Apple recently unveiled its fastest SoC yet: the M1 Ultra. Its new flagship silicon fuses two M1 Max chips into a single component with “Ultrafusion” technology, and powers the new Mac Studio. When Apple unveiled it at its Peek Performance event recently, it included several charts to demonstrate its prowess. Now, we hope you are sitting down, because it turns out its charts weren’t telling the whole story.
As we explained in our primer on the chip when it launched, when Apple displayed its performance charts it left out a few key details. Notably missing was the actual tests it performed to arrive at its conclusions. The charts were reminiscent of the kind we see from tech companies that show “relative performance” and then vague numbers like “1.5x.” Particularly notable were its comparisons to a “Highest-end discrete GPU,” which it noted was the RTX 3090 in the footnotes. In the chart, shown below, Apple claimed the M1 Ultra offered more performance than an RTX 3090, while using 200w less power. The quote from Apple is, “At its peak, M1 Ultra delivers faster performance than the highest-end GPU available while using 200 watts less power.”
Now, what Apple is saying here might be partly true, but it’s not the whole story. In The Verge’s testing, the RTX 3090 annihilated the M1 Ultra, both in gaming and compute benchmarks. In Shadow of the Tomb Raider, the RTX 3090 reached 142 fps at 4K compared to the Ultra’s 108 fps. “Of course Apple will suck at gaming,” you say. Point taken. However, in Geekbench’s compute test, The RTX 3090-equipped PC more than doubled the M1 Ultra’s scores, both in Metal and OpenCL. So where did Apple come up with the numbers for its chart? We have no idea, as the footnotes on the product page only state, “Performance measured using select industry‑standard benchmarks.”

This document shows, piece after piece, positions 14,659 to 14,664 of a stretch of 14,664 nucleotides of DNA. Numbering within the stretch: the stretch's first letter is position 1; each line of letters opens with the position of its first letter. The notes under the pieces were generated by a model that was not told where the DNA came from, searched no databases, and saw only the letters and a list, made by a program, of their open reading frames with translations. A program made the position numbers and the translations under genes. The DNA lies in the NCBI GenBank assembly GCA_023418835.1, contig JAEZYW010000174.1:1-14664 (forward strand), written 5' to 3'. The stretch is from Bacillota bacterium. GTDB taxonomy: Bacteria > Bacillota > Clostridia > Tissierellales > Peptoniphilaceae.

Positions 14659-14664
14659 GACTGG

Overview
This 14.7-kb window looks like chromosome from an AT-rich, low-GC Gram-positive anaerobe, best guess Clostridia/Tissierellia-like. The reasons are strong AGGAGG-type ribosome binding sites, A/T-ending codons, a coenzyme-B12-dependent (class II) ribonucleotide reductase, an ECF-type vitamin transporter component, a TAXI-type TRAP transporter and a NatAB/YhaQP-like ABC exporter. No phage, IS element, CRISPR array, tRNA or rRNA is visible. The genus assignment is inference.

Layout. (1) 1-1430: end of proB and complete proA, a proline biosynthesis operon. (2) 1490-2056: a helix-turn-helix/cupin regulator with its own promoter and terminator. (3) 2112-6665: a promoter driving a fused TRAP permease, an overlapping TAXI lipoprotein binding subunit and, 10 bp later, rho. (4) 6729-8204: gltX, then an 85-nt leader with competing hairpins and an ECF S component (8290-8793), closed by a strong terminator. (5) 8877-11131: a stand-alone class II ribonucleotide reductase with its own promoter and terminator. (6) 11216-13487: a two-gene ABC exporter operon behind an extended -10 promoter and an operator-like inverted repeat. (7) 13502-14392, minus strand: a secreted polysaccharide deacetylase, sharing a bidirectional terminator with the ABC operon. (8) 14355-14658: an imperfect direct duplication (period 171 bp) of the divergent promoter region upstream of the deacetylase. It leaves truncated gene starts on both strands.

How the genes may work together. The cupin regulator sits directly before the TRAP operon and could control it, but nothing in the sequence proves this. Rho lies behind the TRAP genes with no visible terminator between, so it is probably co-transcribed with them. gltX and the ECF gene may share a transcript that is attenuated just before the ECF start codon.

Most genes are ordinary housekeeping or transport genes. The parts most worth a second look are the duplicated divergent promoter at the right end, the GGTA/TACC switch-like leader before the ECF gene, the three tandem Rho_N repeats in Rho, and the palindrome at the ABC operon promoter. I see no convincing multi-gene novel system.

“But The Verge only ran a few benchmarks,” you say. Ars Technica’s full battery of testing showed similar results, and they concluded it’s roughly equal to an RTX 3070. YouTuber Dave Lee found similar results in his tests as well, with the Nvidia GPUs destroying the M1 Ultra in Blender. To be fair to Apple though, the M1 Ultra was the fastest in Premiere Pro. This all seems to indicate the line for Apple’s M1 Ultra stops on the chart where the chip itself is “at its peak.” So it stopped the RTX 3090 line at the same spot, but the Nvidia GPU’s line could keep going even higher. It’s a confusing chart even by PR standards.
What’s insane about this situation is the M1 Ultra is a truly revolutionary chip in terms of efficiency. In Ars’ testing they said a Core i9-12900 beat the M1 Ultra in Handbrake, but it used 300W to do so. Meanwhile, the M1 Ultra was hovering in the mid-80W range the entire time. That’s impressive. Apple clearly has something special on its hands here, no doubt about it, but more powerful than an RTX 3090? That’s doesn’t seem likely, at least in most real-world workloads, and especially not in gaming.
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